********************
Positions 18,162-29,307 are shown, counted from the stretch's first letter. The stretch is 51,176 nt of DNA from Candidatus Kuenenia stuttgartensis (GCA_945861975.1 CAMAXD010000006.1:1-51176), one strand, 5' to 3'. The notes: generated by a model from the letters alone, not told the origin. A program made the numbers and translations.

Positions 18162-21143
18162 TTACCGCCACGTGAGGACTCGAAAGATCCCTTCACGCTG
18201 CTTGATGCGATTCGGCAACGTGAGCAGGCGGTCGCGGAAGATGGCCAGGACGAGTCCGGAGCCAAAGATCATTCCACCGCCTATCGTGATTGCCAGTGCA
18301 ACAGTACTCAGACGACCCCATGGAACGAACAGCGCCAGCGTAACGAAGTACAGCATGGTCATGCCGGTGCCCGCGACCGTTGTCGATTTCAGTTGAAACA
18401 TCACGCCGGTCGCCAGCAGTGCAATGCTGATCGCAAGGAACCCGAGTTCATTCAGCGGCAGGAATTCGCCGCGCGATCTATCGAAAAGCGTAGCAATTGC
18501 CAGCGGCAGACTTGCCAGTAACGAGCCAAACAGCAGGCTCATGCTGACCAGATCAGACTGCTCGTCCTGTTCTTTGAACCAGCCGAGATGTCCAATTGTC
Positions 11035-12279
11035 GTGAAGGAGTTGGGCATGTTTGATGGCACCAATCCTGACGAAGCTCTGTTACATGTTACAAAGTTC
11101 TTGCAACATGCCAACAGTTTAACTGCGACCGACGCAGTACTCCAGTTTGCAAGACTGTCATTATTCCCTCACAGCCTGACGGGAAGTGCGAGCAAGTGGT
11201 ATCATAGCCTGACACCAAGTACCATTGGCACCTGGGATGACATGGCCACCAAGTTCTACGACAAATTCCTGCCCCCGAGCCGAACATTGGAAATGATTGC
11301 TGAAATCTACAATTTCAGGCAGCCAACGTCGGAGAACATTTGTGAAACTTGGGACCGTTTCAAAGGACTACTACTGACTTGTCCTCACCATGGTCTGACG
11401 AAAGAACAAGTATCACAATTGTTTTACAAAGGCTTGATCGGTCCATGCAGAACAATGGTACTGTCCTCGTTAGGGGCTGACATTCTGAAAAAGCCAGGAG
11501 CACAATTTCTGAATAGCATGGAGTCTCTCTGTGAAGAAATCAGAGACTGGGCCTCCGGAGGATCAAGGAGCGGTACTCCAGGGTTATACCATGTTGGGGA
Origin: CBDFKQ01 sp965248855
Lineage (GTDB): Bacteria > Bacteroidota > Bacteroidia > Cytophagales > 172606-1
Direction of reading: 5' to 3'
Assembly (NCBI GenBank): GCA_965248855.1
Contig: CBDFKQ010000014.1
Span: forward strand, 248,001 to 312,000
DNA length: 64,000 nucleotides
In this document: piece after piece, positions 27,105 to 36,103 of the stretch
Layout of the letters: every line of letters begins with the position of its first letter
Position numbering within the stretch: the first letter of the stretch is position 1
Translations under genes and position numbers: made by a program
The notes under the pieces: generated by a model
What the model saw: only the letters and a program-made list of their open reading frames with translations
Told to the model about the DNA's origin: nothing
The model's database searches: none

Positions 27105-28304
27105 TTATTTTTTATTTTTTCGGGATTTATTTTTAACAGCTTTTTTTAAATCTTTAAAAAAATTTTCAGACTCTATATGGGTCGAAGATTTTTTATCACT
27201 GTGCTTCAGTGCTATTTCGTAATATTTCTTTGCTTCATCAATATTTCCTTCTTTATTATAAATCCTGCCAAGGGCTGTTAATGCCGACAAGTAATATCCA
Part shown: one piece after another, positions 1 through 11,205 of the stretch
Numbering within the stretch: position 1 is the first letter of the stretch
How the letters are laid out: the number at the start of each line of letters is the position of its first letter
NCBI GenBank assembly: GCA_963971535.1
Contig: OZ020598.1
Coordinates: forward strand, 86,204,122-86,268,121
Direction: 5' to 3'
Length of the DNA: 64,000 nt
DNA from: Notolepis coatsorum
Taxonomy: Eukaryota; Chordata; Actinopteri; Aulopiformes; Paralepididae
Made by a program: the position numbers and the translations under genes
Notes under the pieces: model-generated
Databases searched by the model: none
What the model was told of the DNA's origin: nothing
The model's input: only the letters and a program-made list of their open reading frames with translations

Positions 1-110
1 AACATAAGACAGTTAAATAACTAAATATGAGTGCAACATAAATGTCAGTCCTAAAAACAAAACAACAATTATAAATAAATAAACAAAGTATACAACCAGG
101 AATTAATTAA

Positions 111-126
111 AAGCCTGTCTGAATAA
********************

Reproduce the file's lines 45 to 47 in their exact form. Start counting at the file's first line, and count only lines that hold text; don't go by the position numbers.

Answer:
Databases searched by the model: none
What the model was told of the DNA's origin: nothing
The model's input: only the letters and a program-made list of their open reading frames with translations